Trucks Drive Through Maryland Campaign Finance Laws

Maryland's two candidates for governor have raised a record $24 million, with millions more expected before the general election — in part because supporters have found ways to sidestep contribution limits.

According to state law, donors may not give more than $4,000 to a candidate for state office and cannot donate more than $10,000 overall to state candidates during a four-year election cycle.

But wealthy donors are using numerous strategies — all of them apparently legal — that allow them to make virtually unlimited contributions, The (Baltimore) Sun reported in Sunday's editions.

Donors are giving through multiple companies or to state and federal campaign accounts controlled by state parties that then shift the money back to candidates.

"It's a joke," said Bobbie Walton, executive director of Common Cause Maryland, who has called for an overhaul of the state's campaign finance rules. "There's always one more way to take money that is under the control ... of an individual and allow them to double or exponentially increase their contributions."

Campaign finance records released last week show that Republican Gov. Robert Ehrlich received $470,000 from a federal account created by the Maryland Republican Party, which used the money to buy services for his campaign — including salaries, office equipment and postage.

Elections officials say the practice is legal, and campaign aides say that using state party accounts is necessary because statewide elections are so expensive.

The Maryland Democratic Party has a similar federal account but has not yet used it to help the campaign of Ehrlich's challenger, Baltimore Mayor Martin O'Malley. Still, supporters of both candidates have found ways to exceed the $4,000 limit.

For example, R. Michael Gill, chief executive officer of Hoyt Capital Corp., a Lutherville investment company, gave $10,000 to the state GOP's federal account May 24. State records show that Gill had already given checks totaling $4,000 to Ehrlich's campaign in a series of three contributions between 2003 and 2004.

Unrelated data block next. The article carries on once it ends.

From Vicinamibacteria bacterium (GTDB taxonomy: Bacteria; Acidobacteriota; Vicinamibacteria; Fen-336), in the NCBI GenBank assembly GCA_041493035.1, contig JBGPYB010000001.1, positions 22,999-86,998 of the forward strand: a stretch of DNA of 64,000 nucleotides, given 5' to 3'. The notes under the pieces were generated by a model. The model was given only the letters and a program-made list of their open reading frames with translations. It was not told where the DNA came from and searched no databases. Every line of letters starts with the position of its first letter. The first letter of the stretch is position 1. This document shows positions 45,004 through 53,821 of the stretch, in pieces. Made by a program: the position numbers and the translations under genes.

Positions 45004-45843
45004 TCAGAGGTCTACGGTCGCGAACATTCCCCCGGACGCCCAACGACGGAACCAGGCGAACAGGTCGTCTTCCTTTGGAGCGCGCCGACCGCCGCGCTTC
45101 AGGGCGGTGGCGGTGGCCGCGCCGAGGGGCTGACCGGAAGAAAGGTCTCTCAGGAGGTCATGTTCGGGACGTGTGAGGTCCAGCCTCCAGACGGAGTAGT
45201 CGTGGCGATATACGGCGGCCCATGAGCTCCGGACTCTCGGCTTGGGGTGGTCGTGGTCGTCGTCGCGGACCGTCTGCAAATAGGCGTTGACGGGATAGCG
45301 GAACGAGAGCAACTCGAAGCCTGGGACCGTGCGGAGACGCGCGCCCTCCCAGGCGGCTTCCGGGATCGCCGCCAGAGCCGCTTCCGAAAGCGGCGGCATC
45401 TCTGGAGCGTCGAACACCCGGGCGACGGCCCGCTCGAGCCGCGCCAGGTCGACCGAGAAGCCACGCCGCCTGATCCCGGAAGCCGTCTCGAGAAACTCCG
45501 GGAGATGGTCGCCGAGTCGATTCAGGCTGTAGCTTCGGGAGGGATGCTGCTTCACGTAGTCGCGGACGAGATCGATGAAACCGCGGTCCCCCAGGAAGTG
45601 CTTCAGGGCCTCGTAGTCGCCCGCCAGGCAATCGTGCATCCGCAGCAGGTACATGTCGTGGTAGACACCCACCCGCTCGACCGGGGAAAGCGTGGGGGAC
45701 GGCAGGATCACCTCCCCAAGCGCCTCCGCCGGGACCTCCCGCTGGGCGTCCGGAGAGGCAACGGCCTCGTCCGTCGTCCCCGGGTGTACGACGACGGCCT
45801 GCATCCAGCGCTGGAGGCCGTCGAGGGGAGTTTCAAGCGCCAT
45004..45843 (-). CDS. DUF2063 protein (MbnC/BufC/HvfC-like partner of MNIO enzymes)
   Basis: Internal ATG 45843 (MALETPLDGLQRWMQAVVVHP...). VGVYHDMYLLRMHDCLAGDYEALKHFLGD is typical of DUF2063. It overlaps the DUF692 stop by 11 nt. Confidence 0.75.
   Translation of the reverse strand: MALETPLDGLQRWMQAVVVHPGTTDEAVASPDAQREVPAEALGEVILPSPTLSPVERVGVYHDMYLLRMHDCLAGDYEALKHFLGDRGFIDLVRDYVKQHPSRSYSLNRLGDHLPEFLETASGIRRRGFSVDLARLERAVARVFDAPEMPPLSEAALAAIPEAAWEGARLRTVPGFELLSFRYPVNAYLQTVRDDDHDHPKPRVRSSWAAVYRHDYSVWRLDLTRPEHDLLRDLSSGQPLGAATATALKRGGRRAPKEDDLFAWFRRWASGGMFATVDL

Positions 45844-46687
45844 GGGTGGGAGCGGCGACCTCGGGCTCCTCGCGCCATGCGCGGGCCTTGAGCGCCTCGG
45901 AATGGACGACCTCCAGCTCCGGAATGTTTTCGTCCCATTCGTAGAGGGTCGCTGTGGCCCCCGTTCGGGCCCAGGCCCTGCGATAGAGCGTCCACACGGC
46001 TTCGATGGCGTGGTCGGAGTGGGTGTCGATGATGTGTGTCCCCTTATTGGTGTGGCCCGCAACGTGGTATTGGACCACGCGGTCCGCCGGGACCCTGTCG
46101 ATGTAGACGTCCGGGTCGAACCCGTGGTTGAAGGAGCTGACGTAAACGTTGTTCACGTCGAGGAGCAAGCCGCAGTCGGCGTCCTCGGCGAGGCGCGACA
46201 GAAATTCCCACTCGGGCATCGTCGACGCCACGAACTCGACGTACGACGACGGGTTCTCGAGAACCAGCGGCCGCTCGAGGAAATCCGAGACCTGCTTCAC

George Mahoney, who owns Monumental Paving and Excavation in Baltimore, was one of 11 donors who contributed $10,000 to the state Democratic Party's federal account in recent years. Records show that he had previously given more than $5,000 to committees formed by O'Malley and his running mate, Delegate Anthony Brown, D-Prince George's. Mahoney also gave $2,000 to the party's state account.

Mahoney said he was simply using money to support a candidate he believes in.

"I'm for Martin O'Malley and the Democratic Party, and I'm not ashamed to say that," Mahoney told The Sun.

Even before the most recent financial disclosures, more than $6 million had been funneled into state campaigns since 2003 under a loophole that allows contributions to be made through multiple companies, according to a Common Cause report issued earlier this year. Developers, who routinely set up numerous business entities to own and operate real estate projects, are particularly fond of the strategy.

State Prosecutor Robert Rohrbaugh said in a report last year that the use of multiple companies to make donations had left the state's election finance law "virtually unenforceable."

"It's very difficult to trace the funds," Rohrbaugh said. "You can't tell on the face of any contribution what the ownership is."

Spokespeople for the Ehrlich and O'Malley campaigns said that taking money from multiple companies is a necessary part of running for office. Neither candidate has proposed making any changes to the state's campaign finance law if elected.

State Sen. Roy Dyson, D-St. Mary's, the chairman of the Senate subcommittee on ethics and election law, said there has not been enough momentum in the General Assembly to change the way campaigns are financed.

"These laws can be circumvented in a legal way," Dyson said. "It's not a very good system."